Latina Republic: What is the role of your radio station, Radio Indígena, in uniting, empowering, and bringing vital information and cultural resilience to your community?

Since its inception, Radio Indígena has been utilized as the strongest and most effective outreach and organizing tool for the indigenous, immigrant, and farm working community. Due to their long hours in manual labor, farm workers rely heavily on radio for information and entertainment. Radio Indígena attempts to merge the two to provide programming that is easy to understand and digest by our community. 

Radio Indígena’s unique value proposition lies in the additional programming that it is able to provide in at least 7 variants of the Mixteco language, Zapoteco, and Purepecha. As we train farm workers that speak other indigenous languages as volunteer DJs, we expand our language base and reach, connecting other isolated indigenous families to services and programs that they would otherwise know very little about. Radio Indígena has been led by community for community.

Radio Indígena is the only communication tool for the indigenous community in Ventura County to have a voice, develop their content to educate and inform the indigenous people who historically have been excluded from getting relevant and updated information in their indigenous languages. Being able to communicate among ourselves in our own language is also a healing, empowering and justice action.

Latina Republic: How can everyday people in the United States support and empower the indigenous immigrant population?

AL: I think it is time to create a new narrative. I would say that people should start with doing a “check in” with themselves and begin to understand where they are with their values and their ideals when it comes to Latino communities and indigenous communities in general across the world. How would you define the issue of discrimination against indigenous communities? Discuss prejudices. How much do you know about the histories of genocide that has happened against our communities? Learn about the decisions, the international policies that have marginalized us. I think that’s where to start.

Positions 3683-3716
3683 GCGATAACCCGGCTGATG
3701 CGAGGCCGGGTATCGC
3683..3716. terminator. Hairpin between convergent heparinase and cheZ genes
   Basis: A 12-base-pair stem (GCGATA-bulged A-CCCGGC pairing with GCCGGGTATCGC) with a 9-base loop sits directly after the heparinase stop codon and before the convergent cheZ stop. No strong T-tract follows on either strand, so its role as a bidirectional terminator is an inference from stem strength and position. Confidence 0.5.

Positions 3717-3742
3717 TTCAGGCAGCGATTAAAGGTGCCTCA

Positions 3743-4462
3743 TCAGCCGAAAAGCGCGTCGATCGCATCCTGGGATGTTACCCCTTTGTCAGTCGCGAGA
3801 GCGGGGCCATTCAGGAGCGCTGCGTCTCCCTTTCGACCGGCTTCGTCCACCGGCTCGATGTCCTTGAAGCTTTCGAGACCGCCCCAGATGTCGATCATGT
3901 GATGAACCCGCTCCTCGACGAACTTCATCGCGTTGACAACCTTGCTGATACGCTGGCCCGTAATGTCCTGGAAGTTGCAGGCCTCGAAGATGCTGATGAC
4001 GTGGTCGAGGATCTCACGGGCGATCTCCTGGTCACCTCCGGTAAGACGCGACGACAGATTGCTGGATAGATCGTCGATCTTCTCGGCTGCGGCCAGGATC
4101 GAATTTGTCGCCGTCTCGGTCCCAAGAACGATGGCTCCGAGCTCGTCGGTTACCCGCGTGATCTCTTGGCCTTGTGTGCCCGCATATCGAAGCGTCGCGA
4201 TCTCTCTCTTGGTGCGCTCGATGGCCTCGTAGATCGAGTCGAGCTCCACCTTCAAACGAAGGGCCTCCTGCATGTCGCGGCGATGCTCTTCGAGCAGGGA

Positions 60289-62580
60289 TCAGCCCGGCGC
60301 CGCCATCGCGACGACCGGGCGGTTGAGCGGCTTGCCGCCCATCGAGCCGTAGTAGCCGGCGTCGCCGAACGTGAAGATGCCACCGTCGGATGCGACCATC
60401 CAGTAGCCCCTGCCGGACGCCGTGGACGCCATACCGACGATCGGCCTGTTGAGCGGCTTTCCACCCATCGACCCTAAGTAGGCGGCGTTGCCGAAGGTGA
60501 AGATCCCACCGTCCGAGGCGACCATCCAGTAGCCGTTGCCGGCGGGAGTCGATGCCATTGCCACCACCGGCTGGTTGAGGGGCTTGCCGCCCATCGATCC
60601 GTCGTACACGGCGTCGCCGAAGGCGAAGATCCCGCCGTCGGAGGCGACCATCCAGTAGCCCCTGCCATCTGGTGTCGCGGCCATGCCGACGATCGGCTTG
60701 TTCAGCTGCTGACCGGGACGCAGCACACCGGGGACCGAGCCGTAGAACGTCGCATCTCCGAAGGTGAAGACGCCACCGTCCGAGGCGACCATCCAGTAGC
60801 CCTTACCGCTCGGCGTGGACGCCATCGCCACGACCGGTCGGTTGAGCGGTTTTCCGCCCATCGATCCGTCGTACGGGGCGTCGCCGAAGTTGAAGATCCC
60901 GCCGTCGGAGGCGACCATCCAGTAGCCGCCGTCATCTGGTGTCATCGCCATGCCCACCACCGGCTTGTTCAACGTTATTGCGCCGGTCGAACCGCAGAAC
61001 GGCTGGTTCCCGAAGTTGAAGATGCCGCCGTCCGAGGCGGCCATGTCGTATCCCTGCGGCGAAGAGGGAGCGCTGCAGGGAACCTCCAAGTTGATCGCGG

Then you can take the second step in deciding whether to donate to the organizations that are in this fight. Or approaching our community and approaching me and not seeing me as a person who you want to study – from a perspective devoid of personal interest – and instead say “How can I support you? How can I help you?” Because I believe that people who approach us in some way have not checked in on themselves first. And they come with a lot of prejudice and a lot of internalized discrimination.


Arcenio López with the first Disaster Relief Assistance for Immigrants (DRAI) card distribution in CA Central Coast / Courtesy of MICOP


That does not help us. I think we have enough work in moving through our own decolonization and internalized discrimination that we should not have to also be responsible for the decolonization of other people. People can start there, start by decolonizing themselves, understanding history, knowing who our communities are so as not to make the mistake of wanting to help, but at the same time, or internally, saying “Well, it is your fault you are poor.” Because it is very easy to blame the poor for being poor instead of looking for the deeper reasons why indigenous communities are marginalized.

To connect with MICOP, follow them on social media, InstagramTwitterFacebook  and YouTube:  @MICOP805


Laura Vences | Claremont McKenna College
Laura is a rising junior at Claremont McKenna College majoring in Government with a sequence in Legal Studies. Laura first began to understand the immigrant experience in the U.S. through the stories of her two Mexican immigrant parents and other relatives. Those stories were not only instrumental in sparking Laura’s commitment to immigration work, but also in her appreciation for storytelling. In an effort to continue spreading awareness of the immigrant experience, Laura embarked on a summer-long research project to better understand the intersection of immigration, labor, and Latinos across the country. Bringing together anecdotes of nine people she met during her travels into a short story, she was able to bring together both investigative research, real stories, and creative story telling. As an Immigration Writer for Latina Republic, she looks forward to continuing to shine a light on the Latino immigrant experience in these ways, both in her local community in Southern California, as well as communities across the U.S.